Lloyd: So when the – for lack of a better word, revolutionists, patriots, I really don't care – when they speak of freedom, they are not speaking of your freedom. They are speaking of a different freedom. Does that trouble you sometimes?
Eve: Well, it seems, some may say, ironic. Some may say it is hypocrisy. It is as if they cannot see the nose on their own faces. There are some of the gentlemen even that agree. Dr. Rush, from Philadelphia, did say that liberty is so tender of a nature that it cannot thrive long in the neighborhood of slavery. So I don't know if the gentlemen know what they are doing, and do it anyway, or if they are completely blind to what it is they are doing. I don't know which one is worse.
Lloyd: Do you think it's at least possible that for the revolutionists, they simply don't consider dark-skinned people worthy of freedom?
Eve: That is a possibility. It does not seem to be in line with many of them that claim to be Christians, but I'm sure that is what some of their beliefs are. There are some, a few years ago, that wished to stop the trade of Africans coming into the colony, and much of that has tapered off, as it were. But to stop the business of slavery entirely, only a few, far between, even have that view.
Lloyd: Stopping the trade might, in fact, be protecting your investment. If you had more slaves brought in, the price might fall.
Eve: Well, many of the Negroes to this colony are them that are born here. One of the first laws passed dealing with slavery states that the status of the child is that of the mother. So, that is a burden every woman who is a slave must bear. You are overjoyed to be a mother, but you know that every child you have will become the property of your owner.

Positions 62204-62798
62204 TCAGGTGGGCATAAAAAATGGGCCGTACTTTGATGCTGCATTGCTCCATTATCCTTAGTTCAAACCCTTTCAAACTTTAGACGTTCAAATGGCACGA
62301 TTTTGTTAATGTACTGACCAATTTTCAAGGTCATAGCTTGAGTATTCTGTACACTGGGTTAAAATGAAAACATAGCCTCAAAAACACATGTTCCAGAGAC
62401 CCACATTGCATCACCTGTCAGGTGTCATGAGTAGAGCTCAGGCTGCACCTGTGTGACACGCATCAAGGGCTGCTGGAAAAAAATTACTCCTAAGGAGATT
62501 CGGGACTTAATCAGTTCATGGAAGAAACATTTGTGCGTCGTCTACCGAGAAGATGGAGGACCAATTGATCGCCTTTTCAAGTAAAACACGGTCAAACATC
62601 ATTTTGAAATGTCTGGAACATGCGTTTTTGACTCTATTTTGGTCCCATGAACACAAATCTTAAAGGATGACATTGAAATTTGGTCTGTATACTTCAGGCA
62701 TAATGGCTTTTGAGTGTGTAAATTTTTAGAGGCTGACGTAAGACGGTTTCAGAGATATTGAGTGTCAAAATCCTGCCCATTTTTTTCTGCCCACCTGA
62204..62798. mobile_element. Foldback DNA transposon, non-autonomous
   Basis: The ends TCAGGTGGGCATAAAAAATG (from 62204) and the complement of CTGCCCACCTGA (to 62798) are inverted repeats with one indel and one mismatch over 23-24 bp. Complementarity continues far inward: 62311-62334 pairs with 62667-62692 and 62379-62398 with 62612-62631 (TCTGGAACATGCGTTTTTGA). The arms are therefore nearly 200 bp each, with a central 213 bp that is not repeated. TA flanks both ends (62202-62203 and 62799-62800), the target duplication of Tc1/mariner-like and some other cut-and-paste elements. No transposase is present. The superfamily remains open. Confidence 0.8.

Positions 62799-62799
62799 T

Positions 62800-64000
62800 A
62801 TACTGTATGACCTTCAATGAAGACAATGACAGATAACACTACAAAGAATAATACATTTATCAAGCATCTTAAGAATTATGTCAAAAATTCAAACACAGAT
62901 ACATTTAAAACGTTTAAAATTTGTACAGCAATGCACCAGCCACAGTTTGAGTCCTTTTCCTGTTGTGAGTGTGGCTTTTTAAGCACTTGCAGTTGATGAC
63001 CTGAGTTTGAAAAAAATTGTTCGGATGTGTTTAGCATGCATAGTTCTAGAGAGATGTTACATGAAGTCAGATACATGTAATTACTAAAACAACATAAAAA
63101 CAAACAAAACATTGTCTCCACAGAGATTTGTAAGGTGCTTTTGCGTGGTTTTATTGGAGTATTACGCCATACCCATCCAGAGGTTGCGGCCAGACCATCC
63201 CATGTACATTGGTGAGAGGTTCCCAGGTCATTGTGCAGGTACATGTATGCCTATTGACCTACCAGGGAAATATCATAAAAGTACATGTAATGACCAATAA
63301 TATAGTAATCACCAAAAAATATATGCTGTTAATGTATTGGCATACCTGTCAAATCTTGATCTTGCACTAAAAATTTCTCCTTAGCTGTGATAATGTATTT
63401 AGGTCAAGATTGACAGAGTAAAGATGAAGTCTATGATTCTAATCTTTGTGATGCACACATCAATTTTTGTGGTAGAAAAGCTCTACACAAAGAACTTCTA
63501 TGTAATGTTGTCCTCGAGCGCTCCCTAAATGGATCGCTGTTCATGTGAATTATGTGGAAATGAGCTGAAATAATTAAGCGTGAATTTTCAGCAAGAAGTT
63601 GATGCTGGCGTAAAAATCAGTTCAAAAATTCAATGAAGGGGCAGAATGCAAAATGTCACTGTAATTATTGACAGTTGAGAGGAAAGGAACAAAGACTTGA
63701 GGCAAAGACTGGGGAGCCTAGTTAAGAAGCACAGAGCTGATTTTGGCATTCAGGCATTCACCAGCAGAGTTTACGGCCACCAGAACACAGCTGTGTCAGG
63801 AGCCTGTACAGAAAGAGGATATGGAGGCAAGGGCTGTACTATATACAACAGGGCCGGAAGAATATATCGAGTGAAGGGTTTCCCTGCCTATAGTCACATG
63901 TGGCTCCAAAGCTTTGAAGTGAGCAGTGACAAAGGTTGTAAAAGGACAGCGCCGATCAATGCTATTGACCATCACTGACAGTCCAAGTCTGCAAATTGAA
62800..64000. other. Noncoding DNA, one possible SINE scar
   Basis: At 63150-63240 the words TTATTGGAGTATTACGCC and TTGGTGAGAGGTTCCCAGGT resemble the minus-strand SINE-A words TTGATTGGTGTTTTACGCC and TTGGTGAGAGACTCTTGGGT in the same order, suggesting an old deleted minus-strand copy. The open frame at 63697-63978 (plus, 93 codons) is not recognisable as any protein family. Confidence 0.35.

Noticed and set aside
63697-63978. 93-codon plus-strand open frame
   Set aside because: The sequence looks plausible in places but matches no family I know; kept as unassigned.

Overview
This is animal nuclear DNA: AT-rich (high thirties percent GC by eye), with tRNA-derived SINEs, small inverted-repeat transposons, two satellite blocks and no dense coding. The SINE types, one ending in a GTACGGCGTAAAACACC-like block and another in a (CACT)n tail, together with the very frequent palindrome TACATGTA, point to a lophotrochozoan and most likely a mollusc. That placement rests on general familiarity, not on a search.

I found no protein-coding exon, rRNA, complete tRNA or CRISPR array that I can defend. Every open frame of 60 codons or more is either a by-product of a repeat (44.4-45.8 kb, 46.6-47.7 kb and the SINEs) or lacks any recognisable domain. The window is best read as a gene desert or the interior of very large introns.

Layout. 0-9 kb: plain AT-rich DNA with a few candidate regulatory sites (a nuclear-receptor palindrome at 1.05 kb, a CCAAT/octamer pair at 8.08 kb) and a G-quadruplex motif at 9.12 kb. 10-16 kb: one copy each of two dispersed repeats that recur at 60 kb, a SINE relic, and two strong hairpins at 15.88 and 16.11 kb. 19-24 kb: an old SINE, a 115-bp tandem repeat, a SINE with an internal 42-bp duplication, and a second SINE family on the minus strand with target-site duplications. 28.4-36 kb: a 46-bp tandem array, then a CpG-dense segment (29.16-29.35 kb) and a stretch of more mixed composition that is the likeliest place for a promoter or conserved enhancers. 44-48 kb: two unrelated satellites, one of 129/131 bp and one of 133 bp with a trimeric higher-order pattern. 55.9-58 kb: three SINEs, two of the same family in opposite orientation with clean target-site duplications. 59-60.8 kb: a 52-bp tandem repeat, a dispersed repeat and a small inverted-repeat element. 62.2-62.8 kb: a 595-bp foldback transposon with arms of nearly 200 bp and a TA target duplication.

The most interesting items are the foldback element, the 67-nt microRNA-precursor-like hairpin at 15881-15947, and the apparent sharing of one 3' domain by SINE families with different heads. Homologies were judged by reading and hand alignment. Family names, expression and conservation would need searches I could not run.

With that law being passed well over 100 years ago, I would say that I do not know for sure, but I would say that near all of the slaves about the city, save for a few, were them that were born here. Their parents were born here, their grandparents, and maybe even their great-grandparents were born here. There is still a trade, but it is not much the necessity it was when we were a younger colony.
Lloyd: Change tacks real quick. Is there anything to fear from independence, from your point of view?
Eve: Well, I see things going much the same way they have, saving for the gentlemen, who make the laws who've traded one tyrant an ocean away to be the tyrants themselves, here. There's already been Committees of Safety, where there has been arm-twisting to get people to see their ways. If you did not agree with them, they may publish your name to the paper, tell people not to patronize your business, leave tar and feathers in front of the door of your home – does that sound like people that want true liberty, or does that sound like people who wish to take the turn being the tyrant themselves.
Lloyd: That’s Colonial Williamsburg: Past & Present this time. Check history.org often, we’ll post more for you to download and hear.